Practicing the art of mindful living and engaged Buddhism in the Plum Village tradition of Zen Master Thích Nhat Hanh
What is the Plum Village Tradition?
Plum Village in France is the first monastic practice center founded by Thich Nhat Hanh in the West. It is where Thich Nhat Hanh developed his iconic light and gentle style of mindfulness practice that is now familiar around the world.
Plum Village Mindfulness has four key features:
𑁍 Mindfulness as a way of life
While mindfulness is widely considered to be a method of stress relief, Thich Nhat Hanh has long taught that mindfulness is not a tool but a way of life. The Plum Village tradition uses the Five Mindfulness Trainings, a concrete expression of Buddhist teachings, to bring an ethical and spiritual dimension to decision making. Mindfulness is also applied to all aspects of life, including sitting, walking, eating, speaking, listening, emailing, and working.
𑁍 Community Building
At the heart of our tradition is our approach to community. We see that applying mindfulness to our daily life is not always easy. With the support of a spiritual community (or “Sangha”), the challenge can be lightened and it becomes possible both to transform our suffering and to cultivate joy and happiness. We can build community in workplaces, schools, and health care environments, and together bring positive change to society.
𑁍 Engaged Buddhism
Amidst the devastation of the Vietnam War, Thich Nhat Hanh and his colleagues found a way, with mindfulness, to actively help those most in need without losing their own spiritual practice. “Engaged Buddhism” was born—a practice that is engaged with the challenges of our time, and in which personal spiritual growth and service to society go hand in hand. Today, many thousands of people worldwide follow in Thich Nhat Hanh’s footsteps by practicing Engaged Buddhism.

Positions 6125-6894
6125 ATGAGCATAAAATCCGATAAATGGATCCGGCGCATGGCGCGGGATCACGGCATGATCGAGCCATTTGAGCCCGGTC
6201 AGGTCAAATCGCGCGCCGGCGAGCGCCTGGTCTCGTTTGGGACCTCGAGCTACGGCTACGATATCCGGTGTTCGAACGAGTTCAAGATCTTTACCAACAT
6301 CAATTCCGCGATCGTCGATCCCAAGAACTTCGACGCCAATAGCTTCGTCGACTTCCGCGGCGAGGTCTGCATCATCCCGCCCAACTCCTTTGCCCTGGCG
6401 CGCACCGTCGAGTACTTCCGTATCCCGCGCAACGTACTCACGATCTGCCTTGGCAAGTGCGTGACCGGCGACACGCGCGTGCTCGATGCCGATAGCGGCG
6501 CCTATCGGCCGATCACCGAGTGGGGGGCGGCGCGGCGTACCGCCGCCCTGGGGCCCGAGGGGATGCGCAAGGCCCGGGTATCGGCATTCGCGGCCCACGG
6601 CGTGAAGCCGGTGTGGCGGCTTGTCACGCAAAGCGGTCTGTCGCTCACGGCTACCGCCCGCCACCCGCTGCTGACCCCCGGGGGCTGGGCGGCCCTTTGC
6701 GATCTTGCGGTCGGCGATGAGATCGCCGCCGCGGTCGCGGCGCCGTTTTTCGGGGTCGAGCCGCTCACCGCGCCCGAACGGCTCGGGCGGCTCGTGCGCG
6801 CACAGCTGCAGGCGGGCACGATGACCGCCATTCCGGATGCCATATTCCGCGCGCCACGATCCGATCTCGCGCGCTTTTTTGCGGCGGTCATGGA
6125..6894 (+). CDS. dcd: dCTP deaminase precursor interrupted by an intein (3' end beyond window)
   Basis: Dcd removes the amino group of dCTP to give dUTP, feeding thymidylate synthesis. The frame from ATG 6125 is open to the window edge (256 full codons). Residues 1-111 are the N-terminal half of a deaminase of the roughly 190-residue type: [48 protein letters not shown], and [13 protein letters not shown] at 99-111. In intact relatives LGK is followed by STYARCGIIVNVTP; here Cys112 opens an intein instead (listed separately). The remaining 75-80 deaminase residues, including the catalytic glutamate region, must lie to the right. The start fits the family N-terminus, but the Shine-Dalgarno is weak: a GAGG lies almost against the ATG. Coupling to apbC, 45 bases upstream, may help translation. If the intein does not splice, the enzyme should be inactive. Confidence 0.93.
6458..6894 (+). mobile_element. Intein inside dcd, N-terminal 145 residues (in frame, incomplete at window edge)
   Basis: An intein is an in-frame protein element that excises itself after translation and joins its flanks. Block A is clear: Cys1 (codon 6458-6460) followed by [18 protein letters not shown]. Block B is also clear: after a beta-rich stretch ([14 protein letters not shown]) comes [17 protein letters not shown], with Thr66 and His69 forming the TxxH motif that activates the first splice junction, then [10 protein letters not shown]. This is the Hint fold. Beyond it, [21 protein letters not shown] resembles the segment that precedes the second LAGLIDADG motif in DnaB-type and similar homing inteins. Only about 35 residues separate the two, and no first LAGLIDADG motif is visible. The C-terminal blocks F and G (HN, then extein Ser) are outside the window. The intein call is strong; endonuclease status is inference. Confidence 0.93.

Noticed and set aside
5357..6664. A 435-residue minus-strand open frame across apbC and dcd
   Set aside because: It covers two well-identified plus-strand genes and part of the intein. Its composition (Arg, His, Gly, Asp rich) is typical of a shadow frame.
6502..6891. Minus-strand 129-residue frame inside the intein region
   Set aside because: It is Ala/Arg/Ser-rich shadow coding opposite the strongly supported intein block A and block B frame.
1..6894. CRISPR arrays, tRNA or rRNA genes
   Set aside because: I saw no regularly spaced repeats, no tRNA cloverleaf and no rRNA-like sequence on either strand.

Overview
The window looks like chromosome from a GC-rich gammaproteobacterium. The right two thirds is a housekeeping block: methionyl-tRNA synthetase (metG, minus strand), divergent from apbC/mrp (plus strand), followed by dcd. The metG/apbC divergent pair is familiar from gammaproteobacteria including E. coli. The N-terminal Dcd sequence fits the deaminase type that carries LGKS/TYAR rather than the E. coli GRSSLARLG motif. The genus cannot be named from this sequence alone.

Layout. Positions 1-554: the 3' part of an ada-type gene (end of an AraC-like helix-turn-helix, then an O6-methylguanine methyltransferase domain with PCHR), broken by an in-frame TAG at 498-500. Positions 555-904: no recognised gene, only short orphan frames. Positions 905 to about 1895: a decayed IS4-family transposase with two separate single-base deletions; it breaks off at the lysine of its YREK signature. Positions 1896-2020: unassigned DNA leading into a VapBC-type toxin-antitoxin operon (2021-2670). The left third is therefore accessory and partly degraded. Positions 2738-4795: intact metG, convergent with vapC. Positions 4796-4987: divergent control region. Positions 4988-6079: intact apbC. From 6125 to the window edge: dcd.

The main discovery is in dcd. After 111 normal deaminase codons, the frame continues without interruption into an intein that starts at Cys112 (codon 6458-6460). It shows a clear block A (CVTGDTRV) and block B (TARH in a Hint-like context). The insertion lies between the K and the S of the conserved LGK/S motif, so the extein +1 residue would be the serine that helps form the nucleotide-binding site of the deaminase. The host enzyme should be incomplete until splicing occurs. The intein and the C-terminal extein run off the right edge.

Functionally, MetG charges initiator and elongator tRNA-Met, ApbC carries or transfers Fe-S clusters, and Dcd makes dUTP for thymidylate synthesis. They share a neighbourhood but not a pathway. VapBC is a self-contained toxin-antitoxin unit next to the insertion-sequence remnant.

𑁍 Monastic Community
Thich Nhat Hanh has established a monastic order that is dynamic, youthful, and engaged. It is also the largest Buddhist monastic community in the West. In Plum Village practice centers around the world, the monks and nuns create a peaceful, joyful, and healing environment where visitors can take refuge and immerse themselves in mindfulness practice. The monastics’ commitment to a life of simplicity, harmony, and spiritual training ensures that Thich Nhat Hanh’s living teachings will be carried far into the future.
The Five Mindfulness Trainings have their root in the Five Precepts offered by the Buddha. They have been expanded and updated so that they represent a way to bring mindfulness into every area of life. Rather than hard and fast rules, they offer us a framework to reflect on our actions, speech and thinking so we can create more happiness for ourself and for the world around us.
The Five Mindfulness Trainings are one of the most concrete ways to practice mindfulness. They are nonsectarian, and their nature is universal. They are true practices of compassion and understanding. All spiritual traditions have their equivalent to the Five Mindfulness Trainings.
The first training is to protect life, to decrease violence in oneself, in the family and in society. The second training is to practice social justice, generosity, not stealing and not exploiting other living beings. The third is the practice of responsible sexual behavior in order to protect individuals, couples, families and children. The fourth is the practice of deep listening and loving speech to restore communication and reconcile. The fifth is about mindful consumption, to help us not bring toxins and poisons into our body or mind.
The Five Mindfulness Trainings are based on the precepts developed during the time of the Buddha to be the foundation of practice for the entire lay practice community. [Thay has] translated these precepts for modern times, because mindfulness is at the foundation of each one of them. With mindfulness, we are aware of what is going on in our bodies, our feelings, our minds and the world, and we avoid doing harm to ourselves and others. Mindfulness protects us, our families and our society. When we are mindful, we can see that by refraining from doing one thing, we can prevent another thing from happening. We arrive at our own unique insight. It is not something imposed on us by an outside authority.
Practicing the mindfulness trainings, therefore, helps us be more calm and concentrated, and brings more insight and enlightenment.
The five mindfulness trainings can be found here.